Tim Sae Koo is the founder and CEO of SaaS company TINT. He’s a 27-year-old Los Angeles native residing in San Francisco who dreamed to become the first Asian American POTUS to solve impactful problems with a purpose. Tim studied entrepreneurship at University of Southern California and graduated early to start a company and fulfil his original life mission.
His company, TINT, helps brands humanize their marketing to build trust and increase conversions along every step of the customer journey by leveraging authentic customer content. TINT is a 5-year-old profitable, bootstrapped company headquartered in San Francisco with 30 employees and has over 5,000 brands in 172 countries as customers.
I spoke to Tim about his journey as a SaaS product entrepreneur based on his unique team setup, the challenges they faced and how they overcome them with specific tips and strategies to learn from. Below is an excerpt from the interview.
When we first started, I had two technical co-founders (one frontend, one backend) on my team eager to build. But they were also very skeptical, so it required me to always validate before we spent expensive engineering resource and time building out.
Our process would entail defining a hypothesis of customer problem, CEO (me) would email out a few people in the industry to validate with questions, and engineers would build out bare minimum. I would then craft a pitch that catered to a potential customer and try to get as close to a contract commitment.
Lots have evolved in the last 5 years. Now we have 1 Product Manager, 1 Designer, 1 CTO, and 7 engineers. Our product manager will take feature requests coming from customers and sales / CS team members. Then categorize them into problem statements.
Once done, we will spec out wireframes and then share with a few select customers who have been with us for 3+ years and gauge their response on it actually solving their problems.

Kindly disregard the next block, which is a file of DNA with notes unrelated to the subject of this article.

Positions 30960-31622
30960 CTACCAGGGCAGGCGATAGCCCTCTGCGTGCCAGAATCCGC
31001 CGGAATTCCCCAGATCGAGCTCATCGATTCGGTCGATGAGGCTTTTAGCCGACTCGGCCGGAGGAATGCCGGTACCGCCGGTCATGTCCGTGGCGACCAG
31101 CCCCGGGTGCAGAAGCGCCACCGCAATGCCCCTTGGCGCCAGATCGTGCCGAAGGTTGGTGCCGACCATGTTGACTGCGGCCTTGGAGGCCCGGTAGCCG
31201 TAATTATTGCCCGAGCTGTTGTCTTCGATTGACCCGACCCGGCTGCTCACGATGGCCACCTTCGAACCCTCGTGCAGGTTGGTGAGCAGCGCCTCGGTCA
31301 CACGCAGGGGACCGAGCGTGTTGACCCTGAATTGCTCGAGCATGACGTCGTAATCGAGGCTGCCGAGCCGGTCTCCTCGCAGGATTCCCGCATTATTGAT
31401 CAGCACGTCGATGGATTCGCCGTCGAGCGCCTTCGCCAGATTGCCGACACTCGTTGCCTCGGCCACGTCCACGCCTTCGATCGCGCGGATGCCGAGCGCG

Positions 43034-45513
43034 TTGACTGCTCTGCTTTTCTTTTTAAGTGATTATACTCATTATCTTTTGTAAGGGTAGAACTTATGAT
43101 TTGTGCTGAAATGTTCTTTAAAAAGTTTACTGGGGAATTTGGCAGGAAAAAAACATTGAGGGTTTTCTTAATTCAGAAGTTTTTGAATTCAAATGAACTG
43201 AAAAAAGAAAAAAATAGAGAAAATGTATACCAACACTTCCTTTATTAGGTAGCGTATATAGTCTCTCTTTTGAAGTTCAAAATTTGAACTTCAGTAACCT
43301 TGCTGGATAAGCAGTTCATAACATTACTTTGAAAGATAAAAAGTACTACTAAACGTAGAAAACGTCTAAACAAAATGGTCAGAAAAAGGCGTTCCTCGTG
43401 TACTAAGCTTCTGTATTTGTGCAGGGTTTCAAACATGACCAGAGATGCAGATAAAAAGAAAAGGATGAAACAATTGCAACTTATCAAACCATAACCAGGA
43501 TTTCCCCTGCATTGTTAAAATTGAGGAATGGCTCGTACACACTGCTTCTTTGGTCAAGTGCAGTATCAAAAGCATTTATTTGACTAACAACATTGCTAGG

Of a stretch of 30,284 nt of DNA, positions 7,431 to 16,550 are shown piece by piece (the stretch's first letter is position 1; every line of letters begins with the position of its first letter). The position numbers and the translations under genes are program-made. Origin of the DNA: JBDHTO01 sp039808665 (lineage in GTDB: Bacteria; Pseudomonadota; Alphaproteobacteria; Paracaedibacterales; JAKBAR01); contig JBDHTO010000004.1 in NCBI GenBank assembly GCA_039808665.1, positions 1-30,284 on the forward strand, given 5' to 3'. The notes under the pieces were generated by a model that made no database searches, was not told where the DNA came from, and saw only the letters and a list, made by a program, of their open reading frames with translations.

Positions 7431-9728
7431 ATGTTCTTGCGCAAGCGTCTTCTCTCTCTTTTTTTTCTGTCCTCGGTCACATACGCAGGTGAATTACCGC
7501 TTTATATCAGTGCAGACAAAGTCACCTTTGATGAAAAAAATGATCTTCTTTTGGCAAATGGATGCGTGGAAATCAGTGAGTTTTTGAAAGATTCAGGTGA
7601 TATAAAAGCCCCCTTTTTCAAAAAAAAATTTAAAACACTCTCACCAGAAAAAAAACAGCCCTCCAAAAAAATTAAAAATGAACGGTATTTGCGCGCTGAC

Once validated, PM will create user stories and then pass off to engineers to create within 2 week sprints. Once delivered and shipped to production, our customer success team will go pitch to existing clients and sales team will pitch to all increase contract values.
Customer feedback and increased contract value data will be passed back to product team to see what could be done better.
In the early stages it was about learning how much validation is enough validation.
A current challenge that proved to be a major roadblock in the company’s growth was how do we know if a rolled out feature was actually a success.
Early Stage: We had many feature requests come in, especially from sales people. To prioritize and know which features were worth building, we would validate with a combination of future customers, current customers, and our own analysis.
For future customers, we would see if any new deals would be committed if we built certain features. For current customers, we would compile curated feature requests into a survey and get their input.
For our own analysis, we would look at both sets of data on top of market trends/changes. Not easy and not the only way.
Current Stage: When we roll out features, it's easy to hear a lot of celebration from team. But rolling out a feature is just half the battle.
We didn't have the discipline to see the success of those new features pushed to production. So now we ensure we look at usage data a month after a new feature is rolled out.
If not successful, we dissect why and see if it's valuable from a sales/CS perspective. Sometimes it may just require some extra marketing or UI changes, but sometimes it's because the feature is not a priority, which means we were flawed in our validation process.
It disciplines the whole team to understand more features does NOT mean a better product. It focused the team to approach all potential solutions from a "What is the problem" perspective.
Questions You Should Be Asking To Arrive At The Solution
Early Stage: What is the most pressing problem a customer has that we do not solve within our product? Would they pay more for this? If not, is it just nice to have?
Current Stage: Are we just clogging more features into our product or is this truly a value add? Is this feature something universal and helpful for everyone? If not, can we only include it in certain areas of the product strategically?
A Word Of Advice To SaaS Founders
Whenever a client wants a new feature, take a step back and understand what the true problem is. I always say, start with the problem because there are hundreds of ways to solve it. Clients will typically tell you what solution they want, but that just pegs you into a path that may not be helpful for other clients.